BY LEZA CANTORAL
In Sofia Coppola’s The Bling Ring, theft is the most sincere form of flattery.
In the early days of humans, hunters donned the skins of the deadly beasts that they killed, in hopes of being imbued with their powers. Early humans pictured the gods as hybrids—part beast, part human. The gods embodied the fear and awe of the beasts that hunted humans in the night.
Human skin is fragile, and so is the human ego. Flash forward to the 21st century and the core of fear remains. The fear of fitting in and of being a predator in a social setting becomes the new form of survival.
The kids that performed these robberies were all wealthy. Some even had parents who were ex-models or working in Hollywood. They hung out at the same hot spots as Paris Hilton, Audrina Patridge, and Lindsay Lohan. They, however, were not famous. They looked upon these stars as icons—not just fashion icons, but life icons.
Fashion sells a lifestyle but it also sells a sense of self. This is what Rebecca Ahn (Katie Chang), based on real life Rachel Lee, the ringleader, seemed to be looking for: a sense of identity. By robbing the wardrobes of her favorite fashion icons, she hoped to also borrow their power. Her main accomplice, Marc Hall (Israel Broussard), based on Nick Prugo, describes having problems with low self-esteem and a sense of insecurity about his looks. When your own skin is not enough, you wear the skins of those you perceive as being greater and more powerful beings, to belong, to feel safe, to feel beautiful and powerful.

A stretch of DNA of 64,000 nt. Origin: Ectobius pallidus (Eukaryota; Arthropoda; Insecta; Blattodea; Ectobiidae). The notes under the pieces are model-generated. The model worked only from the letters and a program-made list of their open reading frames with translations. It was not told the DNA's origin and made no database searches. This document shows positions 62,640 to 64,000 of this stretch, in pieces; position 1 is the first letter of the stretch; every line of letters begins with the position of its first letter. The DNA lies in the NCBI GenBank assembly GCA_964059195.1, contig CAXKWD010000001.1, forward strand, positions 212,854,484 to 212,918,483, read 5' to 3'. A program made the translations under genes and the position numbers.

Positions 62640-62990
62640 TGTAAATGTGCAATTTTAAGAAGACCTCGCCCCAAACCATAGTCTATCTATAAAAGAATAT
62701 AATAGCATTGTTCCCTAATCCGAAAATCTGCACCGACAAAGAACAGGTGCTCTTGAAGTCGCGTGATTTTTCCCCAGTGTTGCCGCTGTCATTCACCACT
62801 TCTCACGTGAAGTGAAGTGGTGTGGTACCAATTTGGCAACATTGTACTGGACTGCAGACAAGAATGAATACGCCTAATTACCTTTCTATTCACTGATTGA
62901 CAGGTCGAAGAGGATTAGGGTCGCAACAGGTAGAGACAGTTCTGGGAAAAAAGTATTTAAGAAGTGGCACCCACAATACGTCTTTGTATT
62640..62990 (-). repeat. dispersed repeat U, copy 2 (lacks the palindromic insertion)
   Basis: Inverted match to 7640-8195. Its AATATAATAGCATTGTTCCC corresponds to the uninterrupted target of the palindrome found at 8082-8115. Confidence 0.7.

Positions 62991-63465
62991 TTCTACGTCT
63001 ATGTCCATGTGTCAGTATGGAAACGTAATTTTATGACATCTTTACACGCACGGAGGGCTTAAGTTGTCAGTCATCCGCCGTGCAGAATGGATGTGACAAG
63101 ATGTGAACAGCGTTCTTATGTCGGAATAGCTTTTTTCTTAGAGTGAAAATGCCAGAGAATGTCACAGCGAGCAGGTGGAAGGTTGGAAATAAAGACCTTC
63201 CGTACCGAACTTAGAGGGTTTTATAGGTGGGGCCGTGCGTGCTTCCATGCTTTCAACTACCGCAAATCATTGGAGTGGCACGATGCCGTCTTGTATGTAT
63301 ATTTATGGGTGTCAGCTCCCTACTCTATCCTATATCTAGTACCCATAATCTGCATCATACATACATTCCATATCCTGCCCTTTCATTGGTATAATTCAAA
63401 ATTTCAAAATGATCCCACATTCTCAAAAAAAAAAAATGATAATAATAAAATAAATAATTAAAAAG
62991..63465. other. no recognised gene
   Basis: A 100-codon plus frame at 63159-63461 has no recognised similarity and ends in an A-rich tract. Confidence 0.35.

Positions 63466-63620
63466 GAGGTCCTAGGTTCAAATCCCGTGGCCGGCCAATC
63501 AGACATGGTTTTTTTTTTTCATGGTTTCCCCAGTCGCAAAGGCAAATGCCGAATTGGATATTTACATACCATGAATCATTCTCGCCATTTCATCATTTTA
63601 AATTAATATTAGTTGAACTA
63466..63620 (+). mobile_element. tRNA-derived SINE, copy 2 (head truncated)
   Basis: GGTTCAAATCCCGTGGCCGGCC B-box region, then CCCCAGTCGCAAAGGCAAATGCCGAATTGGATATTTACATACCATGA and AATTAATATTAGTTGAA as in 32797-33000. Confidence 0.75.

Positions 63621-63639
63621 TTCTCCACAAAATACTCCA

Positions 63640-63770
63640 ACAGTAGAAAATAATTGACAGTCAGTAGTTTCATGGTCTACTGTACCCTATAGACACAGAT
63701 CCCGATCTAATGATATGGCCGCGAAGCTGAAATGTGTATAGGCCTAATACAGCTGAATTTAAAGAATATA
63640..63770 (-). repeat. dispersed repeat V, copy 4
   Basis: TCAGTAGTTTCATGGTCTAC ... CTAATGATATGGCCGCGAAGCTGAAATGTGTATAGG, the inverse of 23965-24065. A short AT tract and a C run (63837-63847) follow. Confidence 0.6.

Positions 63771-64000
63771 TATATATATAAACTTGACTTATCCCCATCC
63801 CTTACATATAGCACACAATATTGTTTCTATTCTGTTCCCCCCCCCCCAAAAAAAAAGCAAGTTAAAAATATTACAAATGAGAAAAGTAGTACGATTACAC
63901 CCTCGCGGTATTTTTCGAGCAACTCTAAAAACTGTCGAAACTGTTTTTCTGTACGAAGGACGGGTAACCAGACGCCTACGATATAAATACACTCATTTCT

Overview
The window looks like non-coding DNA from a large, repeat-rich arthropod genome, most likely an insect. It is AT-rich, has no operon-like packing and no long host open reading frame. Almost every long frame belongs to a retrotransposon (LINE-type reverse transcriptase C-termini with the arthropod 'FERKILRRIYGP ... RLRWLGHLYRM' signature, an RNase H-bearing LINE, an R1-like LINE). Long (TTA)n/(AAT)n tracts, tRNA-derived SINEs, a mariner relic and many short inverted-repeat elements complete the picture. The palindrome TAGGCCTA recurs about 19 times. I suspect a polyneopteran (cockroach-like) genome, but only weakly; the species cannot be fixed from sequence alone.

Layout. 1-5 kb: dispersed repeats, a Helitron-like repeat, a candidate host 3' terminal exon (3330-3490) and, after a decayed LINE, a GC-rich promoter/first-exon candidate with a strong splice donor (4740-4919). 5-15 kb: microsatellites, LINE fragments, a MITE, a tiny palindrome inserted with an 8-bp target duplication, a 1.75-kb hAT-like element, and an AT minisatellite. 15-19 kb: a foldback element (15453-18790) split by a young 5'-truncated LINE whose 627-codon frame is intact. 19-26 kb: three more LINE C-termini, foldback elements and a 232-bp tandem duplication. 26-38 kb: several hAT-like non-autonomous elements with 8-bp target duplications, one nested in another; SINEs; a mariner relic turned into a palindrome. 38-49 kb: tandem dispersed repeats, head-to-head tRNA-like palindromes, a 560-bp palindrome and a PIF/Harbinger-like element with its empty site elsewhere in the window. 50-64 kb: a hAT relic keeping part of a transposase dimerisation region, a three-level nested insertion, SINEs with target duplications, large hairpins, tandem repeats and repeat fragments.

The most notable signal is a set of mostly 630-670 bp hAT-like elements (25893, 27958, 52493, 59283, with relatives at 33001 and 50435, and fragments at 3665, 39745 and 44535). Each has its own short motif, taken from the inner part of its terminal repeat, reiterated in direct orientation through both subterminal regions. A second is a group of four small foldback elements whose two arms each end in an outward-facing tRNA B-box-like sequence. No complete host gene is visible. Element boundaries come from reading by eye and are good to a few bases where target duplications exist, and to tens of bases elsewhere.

The cult of ego is primitive and just as powerful as it ever was. Like the ancient Pharaohs, modern humans in positions of power build shrines to themselves in the form of mansions in the Hollywood hills.
Paris Hilton’s home is a shrine to Paris Hilton, from the pillows with her face screen printed on them to her stairway walls that are lined with her framed magazine covers. Her closets are brimming with designer sunglasses, handbags, clothing, shoes in every color of the rainbow, underwear drawers to rival any Victoria’s Secret boutique, and a jewelry closet, like something out of the Arabian Nights, that glitters with diamonds and endless strings of pearls.
The teenagers who robbed the homes of Lindsay, Audrina, Paris, Orlando Bloom, Megan Fox, and Rachel Bilson explore, hoard, and delight in the possessions of their idols.
"Let’s go shopping," Rebecca says with a playful smile to the camera in the opening scene. You are invited vicariously to their looting and ogling, to their voyeuristic perusing of a love letter from Brian Austin Green to Megan Fox and nude polaroid’s of Paris Hilton.
Nikki (Emma Watson) and Sam Moore (Taissa Farmiga) gets sucked into the ring when Rebecca brags about going into Paris Hilton’s house at a party. The duo eagerly join in on the next visit to Paris Hilton’s. They return eight times, stealing designer clothes, accessories, and even cocaine, before she notices, due to them stealing Hilton’s heirloom jewelry. They get in easily, since she keeps her house keys under her front door mat.
Nikki and Sam are based on Alexis Neiers, and Tess Taylor, her adopted sister. The two teens were in the process of starring in their own reality show entitled Pretty Wild on the E! Network. The show only aired for one season, because Alexis went to jail following her trial and subsequent 'no contest' plea to robbing the home of Orlando Bloom. They found some of his property at her home, though she denied having any involvement or awareness of what was going on.